Covering Crime

Few stories have captured our concern as much as crime this year.

But are telling the whole story? Are we painting in all of the details? Are we breaking hearts and offering no hope?

Come January we’ll follow our gathering this summer of journalists and community groups. We’ll look at what progress we’ve made and  what more needs to be done.

Between now and then, we’ll be talking to the folks who cover crime in Chicago so we can understand them and their work and their goals better. Here’s the first interview,

Steve

Frank Main

Crime reporter – Sun-Times

What kind of violence reporting have you done?

I do stories on murders every day. I always want to know in my stories, why has the murder rate risen? I ask police for information about Englewood, Chicago’s most violent area, and I talk to homicide detectives on the Northwest Side for information as well. There was one case where I covered a murder in Humboldt Park in Palmer Square in 2009, but my editor gave up on the story and told me to leave it alone because the case wasn’t progressing, but I kept writing it and found a story in this murder anyway. There’s always a story. Another time, there was a series of murders back in 2008 in which only one man got charged because so many victims weren’t willing to come forward because these were all gang-related. But I finally got to talk to one of the victims, which made for a really good story, and I ended up winning a Pulitzer Prize in journalism for both of those stories. So, this work can be very rewarding.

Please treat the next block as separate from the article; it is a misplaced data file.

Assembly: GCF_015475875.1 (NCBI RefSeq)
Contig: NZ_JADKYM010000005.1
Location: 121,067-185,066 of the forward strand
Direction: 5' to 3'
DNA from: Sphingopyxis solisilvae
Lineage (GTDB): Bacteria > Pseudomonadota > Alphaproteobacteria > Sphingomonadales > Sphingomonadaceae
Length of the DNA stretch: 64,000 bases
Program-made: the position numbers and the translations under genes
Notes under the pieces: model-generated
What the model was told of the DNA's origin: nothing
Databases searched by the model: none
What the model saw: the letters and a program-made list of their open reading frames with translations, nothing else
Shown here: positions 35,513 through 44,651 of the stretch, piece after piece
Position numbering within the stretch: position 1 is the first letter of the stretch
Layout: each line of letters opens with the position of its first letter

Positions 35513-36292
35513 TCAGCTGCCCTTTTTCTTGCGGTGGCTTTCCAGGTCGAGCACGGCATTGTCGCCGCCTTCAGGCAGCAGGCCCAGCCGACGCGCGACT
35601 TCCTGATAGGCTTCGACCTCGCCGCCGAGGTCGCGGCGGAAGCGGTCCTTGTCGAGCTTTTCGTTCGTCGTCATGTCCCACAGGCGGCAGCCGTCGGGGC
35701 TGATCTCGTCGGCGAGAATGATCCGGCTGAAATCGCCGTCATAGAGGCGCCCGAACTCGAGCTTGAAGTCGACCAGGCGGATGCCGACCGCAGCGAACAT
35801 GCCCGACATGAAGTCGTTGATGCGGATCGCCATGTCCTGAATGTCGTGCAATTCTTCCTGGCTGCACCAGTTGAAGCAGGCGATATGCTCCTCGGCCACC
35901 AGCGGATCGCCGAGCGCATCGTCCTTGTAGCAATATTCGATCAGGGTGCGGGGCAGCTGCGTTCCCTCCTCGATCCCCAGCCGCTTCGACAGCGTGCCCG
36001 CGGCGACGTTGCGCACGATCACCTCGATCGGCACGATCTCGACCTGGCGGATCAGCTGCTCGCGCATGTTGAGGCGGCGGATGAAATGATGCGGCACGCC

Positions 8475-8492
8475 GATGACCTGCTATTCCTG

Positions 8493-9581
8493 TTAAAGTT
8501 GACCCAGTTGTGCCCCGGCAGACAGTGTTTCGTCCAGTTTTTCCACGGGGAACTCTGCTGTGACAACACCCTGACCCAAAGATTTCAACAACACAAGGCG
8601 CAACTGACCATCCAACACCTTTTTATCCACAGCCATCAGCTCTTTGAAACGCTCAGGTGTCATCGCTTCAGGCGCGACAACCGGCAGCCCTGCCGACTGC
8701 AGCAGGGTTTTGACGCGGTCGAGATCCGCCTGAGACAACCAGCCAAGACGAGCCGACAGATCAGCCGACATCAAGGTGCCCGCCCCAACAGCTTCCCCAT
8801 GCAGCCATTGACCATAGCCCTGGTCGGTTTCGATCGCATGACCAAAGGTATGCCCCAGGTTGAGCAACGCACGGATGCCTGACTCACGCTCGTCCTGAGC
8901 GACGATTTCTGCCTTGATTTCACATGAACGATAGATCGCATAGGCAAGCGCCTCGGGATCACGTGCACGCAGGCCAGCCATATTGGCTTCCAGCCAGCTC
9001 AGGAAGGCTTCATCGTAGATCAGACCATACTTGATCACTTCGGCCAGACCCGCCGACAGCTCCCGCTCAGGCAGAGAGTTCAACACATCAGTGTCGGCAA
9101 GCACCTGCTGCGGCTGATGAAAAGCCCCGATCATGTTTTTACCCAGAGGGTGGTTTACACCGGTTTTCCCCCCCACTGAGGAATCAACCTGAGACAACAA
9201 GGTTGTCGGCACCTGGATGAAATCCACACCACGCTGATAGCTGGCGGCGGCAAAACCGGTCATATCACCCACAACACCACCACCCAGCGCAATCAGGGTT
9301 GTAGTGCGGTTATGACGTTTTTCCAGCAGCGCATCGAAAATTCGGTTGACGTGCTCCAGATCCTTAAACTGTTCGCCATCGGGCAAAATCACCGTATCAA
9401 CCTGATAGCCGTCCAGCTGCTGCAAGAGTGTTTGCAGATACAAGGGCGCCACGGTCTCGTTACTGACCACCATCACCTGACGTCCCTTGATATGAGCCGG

What’s the biggest satisfaction from doing crime and violence reporting?

Just the satisfaction that comes from doing individual stories. My favorite story was this one I did about a kid named Dwayne, who was known as ‘Hurricane Dwayne’, who was thirteen and had gotten mixed up in gang activity and got hurt really badly. He wasn’t a bad kid. I did a story about how he was brought back from the brink of death due to violence.

What is an example of something you don’t like doing relating to this job?

I don’t like doing police blotters. It’s all blood and guts stuff and its unfulfilling to do because it’s so impersonal. I like doing stories where I get to know the people, where I can get to the heart of the issue.

What’s something you would like to report on but haven’t been able to?

I know this is a complete fantasy, but I would like to report inside Mexico. Many stories I do are about drug-related violence, and all of those drugs are coming from cartels in Mexico. All of the drug violence can be traced back to Mexico, and of course, I’d like to speak to the guys who are literally billionaires who head these giant ring of drug cartels, but I doubt they’d be willing to talk to reporters [laughs]. Many reporters in Mexico have gotten killed.

What’s the main thing that you try to get into each story?

The main points in a crime story are: Why is this happening, what is being done by police, who should I feel sorry for and who should I hate?

Have you ever gotten scared?

I very rarely get scared, and maybe I’ve developed too thick of a skin and I’m not as scared as I should be. I’ll be walking around the West Side wearing a blue blazer and a press pass around my neck, and don’t get as nervous as I should get. But I always leave when someone tells me to, and I’ve never had a gun pulled on me.

Tell me a little about your background.

I’ve been doing the crime beat since 1999, and I’ve been a reporter since 1987. I graduated from Emory University in Atlanta and studied political science and English, and then went to Medill [School of Journalism] for graduate school and started my work from there.

 


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Written by on November 2, 2012

Filed Under: News Coverage



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